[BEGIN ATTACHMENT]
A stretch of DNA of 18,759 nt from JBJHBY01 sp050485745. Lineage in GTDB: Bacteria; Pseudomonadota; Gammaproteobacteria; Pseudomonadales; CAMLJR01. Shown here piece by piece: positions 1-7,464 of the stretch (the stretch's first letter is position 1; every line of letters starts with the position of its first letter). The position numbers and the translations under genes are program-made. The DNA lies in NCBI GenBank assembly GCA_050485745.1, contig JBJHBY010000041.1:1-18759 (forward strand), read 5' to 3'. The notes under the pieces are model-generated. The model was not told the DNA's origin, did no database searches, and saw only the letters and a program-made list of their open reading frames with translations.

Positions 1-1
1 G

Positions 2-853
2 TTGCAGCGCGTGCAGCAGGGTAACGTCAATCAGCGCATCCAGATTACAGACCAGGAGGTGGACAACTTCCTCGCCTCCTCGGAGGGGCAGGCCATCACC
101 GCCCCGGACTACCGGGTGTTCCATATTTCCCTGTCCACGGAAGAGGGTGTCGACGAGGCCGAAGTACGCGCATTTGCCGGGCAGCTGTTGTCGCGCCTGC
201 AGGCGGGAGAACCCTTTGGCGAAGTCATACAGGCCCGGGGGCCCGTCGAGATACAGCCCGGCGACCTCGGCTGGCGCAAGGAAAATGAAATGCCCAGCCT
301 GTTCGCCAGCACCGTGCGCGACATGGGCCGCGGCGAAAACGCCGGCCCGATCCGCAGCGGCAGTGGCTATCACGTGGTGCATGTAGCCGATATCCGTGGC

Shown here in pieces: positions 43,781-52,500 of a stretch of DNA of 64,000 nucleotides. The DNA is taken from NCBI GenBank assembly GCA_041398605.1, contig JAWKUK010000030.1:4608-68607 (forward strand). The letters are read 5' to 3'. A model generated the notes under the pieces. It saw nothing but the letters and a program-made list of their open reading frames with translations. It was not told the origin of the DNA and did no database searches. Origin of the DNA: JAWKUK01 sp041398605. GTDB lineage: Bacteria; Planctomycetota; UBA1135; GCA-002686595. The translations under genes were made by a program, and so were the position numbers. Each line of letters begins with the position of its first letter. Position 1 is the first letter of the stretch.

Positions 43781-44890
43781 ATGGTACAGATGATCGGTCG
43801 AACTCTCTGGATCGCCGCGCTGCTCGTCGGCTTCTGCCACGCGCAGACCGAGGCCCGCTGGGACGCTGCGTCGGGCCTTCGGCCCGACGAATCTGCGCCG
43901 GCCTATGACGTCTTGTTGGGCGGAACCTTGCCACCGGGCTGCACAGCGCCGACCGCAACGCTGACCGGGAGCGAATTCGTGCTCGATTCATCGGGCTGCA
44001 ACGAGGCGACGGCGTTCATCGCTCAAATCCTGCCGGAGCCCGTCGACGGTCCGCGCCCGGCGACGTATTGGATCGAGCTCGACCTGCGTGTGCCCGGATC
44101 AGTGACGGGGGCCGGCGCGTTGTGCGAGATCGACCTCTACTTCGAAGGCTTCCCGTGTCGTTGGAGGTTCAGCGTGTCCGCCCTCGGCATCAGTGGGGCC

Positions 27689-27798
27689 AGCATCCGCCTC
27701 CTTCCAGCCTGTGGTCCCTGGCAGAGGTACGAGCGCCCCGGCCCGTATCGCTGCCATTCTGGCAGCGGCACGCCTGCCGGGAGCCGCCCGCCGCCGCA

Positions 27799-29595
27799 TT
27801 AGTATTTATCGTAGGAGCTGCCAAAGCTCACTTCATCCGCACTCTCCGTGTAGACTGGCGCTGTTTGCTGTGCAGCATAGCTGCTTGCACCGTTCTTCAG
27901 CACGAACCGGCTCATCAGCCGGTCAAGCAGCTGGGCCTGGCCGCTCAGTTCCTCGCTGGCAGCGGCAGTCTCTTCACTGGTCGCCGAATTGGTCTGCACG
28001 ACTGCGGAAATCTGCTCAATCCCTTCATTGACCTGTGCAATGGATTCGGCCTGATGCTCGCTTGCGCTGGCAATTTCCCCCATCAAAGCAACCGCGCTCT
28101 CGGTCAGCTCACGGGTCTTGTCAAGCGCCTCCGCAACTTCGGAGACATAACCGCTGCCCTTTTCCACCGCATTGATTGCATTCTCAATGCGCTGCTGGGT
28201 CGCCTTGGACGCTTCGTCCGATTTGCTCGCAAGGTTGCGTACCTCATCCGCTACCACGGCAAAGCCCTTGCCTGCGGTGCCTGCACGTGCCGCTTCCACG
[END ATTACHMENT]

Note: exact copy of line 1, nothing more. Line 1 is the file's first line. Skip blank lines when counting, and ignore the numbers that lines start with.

A stretch of DNA of 18,759 nt from JBJHBY01 sp050485745. Lineage in GTDB: Bacteria; Pseudomonadota; Gammaproteobacteria; Pseudomonadales; CAMLJR01. Shown here piece by piece: positions 1-7,464 of the stretch (the stretch's first letter is position 1; every line of letters starts with the position of its first letter). The position numbers and the translations under genes are program-made. The DNA lies in NCBI GenBank assembly GCA_050485745.1, contig JBJHBY010000041.1:1-18759 (forward strand), read 5' to 3'. The notes under the pieces are model-generated. The model was not told the DNA's origin, did no database searches, and saw only the letters and a program-made list of their open reading frames with translations.